The trattoria pictured above is in Riomaggiore; the spaghetti a la vongole was in Monterosso al Mare, where we stayed. One of our favorite meals was actually a simple pizza night there. The ebullient owner was so very proud that his pizzeria, and the town itself, had come back from the devastating mud slides of the prior year. It was a joy to chat with him, and, especially, to be among the local families enjoying their pizza. That’s the kind of experience that many guidebooks wouldn’t suggest, but being part of “real, everyday life”  is precious to us. It’s  the difference between being a tourist on the outside edges and, however briefly, feeling a part of the community you are visiting.

Okay, I’m hungry now.

 

Adriana Trigiani’s Italian-Americans

I was thrilled to receive a pre-publication copy of Adriana Trigiani’s new book, Kiss Carlo, which goes on sale June 20. This post is more of an homage than a review. I’ve loved Trigiani’s books since my cousin Nina first handed me Lucia, Lucia in 2004. Since then,  I’ve read them all.

Suffice it to say that I can relate. Take those wedding reception sandwiches in wax paper bags that Trigiani describes in Queen of The Big Time, which is set in Roseto, in the Slate Belt of Eastern Pennsylvania. The only real memory I have of my grandmother is being in her kitchen in Maine, with  all the other Italian women from Smith Crossing, as they made and packaged sandwiches in wax paper bags for my Auntie Anna’s wedding.

Trigiani is a masterful storyteller. Over the years, I’ve followed the immigrants she writes about faithfully, as they left their tiny, impoverished villages to build new lives in the US, in locations as diverse as Minnesota, Manhattan, Hollywood, the Blue Ridge Mountains, and Roseto, of course. You get to know Trigiani’s complicated characters through big screen-worthy dialogue, within a carefully honed historic and cultural context. Expect to laugh out loud at, fall in love with, get mad at, and cry over them. These are characters you miss when the book ends.

One of the things I love most about Adriana Trigiani’s books is that they have real-life inspirations. The Shoemaker’s Wife, for example, was based on her grandparents‘ story (the link is to a video trailer you will love). At the same time, her novels reveal the important mark that Italian-Americans have made on this country, what they endured, and the artistry and traditions they contributed (see her in the PBS tour de force, The Italian-Americans). The big, noisy Sunday dinners, the church at the center of family and community, the downright biblical family feuds may seem stereotypical to an outsider, but we insiders understand that they reflect what we grew up with… and, for good or ill, crawled out of.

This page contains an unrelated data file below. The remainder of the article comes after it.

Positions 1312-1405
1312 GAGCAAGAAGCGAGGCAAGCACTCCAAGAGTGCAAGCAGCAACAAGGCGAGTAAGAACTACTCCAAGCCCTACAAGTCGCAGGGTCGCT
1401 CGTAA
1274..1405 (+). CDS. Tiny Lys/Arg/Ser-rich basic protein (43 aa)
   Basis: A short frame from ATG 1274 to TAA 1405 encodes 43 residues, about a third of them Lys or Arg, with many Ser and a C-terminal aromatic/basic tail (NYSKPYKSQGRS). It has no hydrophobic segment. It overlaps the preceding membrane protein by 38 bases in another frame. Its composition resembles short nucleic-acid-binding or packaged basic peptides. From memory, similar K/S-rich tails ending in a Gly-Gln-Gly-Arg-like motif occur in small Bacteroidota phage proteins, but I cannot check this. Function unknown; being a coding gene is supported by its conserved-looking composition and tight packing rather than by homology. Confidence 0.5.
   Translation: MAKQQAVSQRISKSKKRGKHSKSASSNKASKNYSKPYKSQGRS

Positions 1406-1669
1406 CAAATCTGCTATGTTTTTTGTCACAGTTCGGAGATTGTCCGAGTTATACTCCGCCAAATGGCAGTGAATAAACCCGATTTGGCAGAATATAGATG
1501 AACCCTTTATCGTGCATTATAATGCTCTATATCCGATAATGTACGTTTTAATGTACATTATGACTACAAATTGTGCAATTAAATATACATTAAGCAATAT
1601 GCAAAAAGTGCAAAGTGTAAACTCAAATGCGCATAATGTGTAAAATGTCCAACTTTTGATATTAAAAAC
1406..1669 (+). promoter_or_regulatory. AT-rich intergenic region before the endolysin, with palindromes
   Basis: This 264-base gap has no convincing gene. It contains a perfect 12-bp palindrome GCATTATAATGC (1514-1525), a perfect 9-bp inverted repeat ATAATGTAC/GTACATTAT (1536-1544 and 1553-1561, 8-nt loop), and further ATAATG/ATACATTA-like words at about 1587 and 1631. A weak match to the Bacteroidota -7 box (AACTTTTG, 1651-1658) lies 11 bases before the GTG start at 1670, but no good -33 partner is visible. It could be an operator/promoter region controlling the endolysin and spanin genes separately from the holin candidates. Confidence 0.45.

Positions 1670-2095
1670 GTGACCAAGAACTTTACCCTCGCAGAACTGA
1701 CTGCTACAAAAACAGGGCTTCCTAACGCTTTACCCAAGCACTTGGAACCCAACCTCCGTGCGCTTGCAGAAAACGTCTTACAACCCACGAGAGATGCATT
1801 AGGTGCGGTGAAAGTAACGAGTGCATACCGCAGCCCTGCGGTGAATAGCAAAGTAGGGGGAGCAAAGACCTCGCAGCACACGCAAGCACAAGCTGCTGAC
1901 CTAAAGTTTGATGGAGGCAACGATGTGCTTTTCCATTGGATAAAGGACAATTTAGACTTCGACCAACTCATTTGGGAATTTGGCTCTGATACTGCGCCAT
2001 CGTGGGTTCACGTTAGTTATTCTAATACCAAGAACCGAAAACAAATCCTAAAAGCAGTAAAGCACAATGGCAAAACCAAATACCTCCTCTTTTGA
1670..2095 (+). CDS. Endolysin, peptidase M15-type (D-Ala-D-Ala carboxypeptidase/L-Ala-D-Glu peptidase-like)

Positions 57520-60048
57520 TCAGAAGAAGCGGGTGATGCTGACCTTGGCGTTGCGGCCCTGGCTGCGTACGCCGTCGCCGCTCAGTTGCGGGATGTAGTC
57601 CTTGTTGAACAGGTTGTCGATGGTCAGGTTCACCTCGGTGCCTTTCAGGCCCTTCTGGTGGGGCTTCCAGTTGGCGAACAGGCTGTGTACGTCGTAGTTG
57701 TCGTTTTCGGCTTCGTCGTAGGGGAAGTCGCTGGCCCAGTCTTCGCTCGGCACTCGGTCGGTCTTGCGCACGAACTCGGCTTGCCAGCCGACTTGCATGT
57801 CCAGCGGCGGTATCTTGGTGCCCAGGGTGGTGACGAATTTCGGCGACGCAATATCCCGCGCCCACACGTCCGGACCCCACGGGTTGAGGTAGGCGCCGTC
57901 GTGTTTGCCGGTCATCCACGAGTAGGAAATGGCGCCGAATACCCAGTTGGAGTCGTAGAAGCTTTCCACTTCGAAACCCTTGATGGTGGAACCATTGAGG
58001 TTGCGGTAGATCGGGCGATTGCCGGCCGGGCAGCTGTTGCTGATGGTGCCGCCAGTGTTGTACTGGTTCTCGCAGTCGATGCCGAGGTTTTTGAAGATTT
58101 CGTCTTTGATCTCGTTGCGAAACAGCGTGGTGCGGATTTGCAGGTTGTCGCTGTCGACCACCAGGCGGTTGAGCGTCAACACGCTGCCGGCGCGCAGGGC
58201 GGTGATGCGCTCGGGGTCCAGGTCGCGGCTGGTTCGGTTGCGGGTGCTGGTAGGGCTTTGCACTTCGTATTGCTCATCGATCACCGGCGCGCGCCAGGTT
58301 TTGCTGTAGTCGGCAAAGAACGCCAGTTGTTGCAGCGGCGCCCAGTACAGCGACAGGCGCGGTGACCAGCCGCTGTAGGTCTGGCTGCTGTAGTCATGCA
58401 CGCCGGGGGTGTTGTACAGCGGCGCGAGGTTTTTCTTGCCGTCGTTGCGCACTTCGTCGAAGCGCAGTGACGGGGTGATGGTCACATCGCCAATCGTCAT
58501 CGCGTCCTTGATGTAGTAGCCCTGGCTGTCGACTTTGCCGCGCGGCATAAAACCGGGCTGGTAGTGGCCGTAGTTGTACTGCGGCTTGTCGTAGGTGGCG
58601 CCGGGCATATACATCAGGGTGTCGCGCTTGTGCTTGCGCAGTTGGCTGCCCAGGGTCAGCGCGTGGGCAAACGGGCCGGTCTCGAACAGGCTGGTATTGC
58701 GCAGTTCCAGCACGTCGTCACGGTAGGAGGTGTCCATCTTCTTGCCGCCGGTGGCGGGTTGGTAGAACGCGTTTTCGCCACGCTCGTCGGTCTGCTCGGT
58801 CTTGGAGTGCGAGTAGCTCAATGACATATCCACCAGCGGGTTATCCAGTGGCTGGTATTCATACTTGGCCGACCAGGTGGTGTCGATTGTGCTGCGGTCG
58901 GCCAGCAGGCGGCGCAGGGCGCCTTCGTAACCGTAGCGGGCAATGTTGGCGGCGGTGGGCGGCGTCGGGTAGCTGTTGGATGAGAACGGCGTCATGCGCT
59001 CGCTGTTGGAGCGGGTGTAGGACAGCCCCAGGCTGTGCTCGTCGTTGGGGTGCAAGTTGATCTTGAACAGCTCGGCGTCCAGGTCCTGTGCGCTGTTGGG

Kiss Carlo is set largely in one of the nation’s most iconic Italian-American communities, South Philly. It’s a BIG story—a saga, in fact, through which Trigiani has wound what may seem an unlikely Shakespearean thread. This shouldn’t be too surprising. Apart from my humble opinion that everything you need to know about life can be found in Shakespeare, Twelfth Night, the play that figures in the plot, is a tale of masquerade and discovery. Throughout Kiss Carlo and all of Trigiani’s work, it seems to me, runs the theme of first and second-generation Italian-Americans struggling to find out who they really are and who they can become when they are finally confident and comfortable in their New World skin. As I said before, I can relate. I’m sure my parents could have, too.

Kiss Carlo was a great read. I think you’ll like it.

Photo: My paternal grandparents, Maria Grazia and Francesco, second and third from the left, were immigrants from the village of Centrache, in Calabria. They settled in the tiny paper mill town of Rumford, ME. They had 14 children—all but one born in this country—and many, many grandchildren.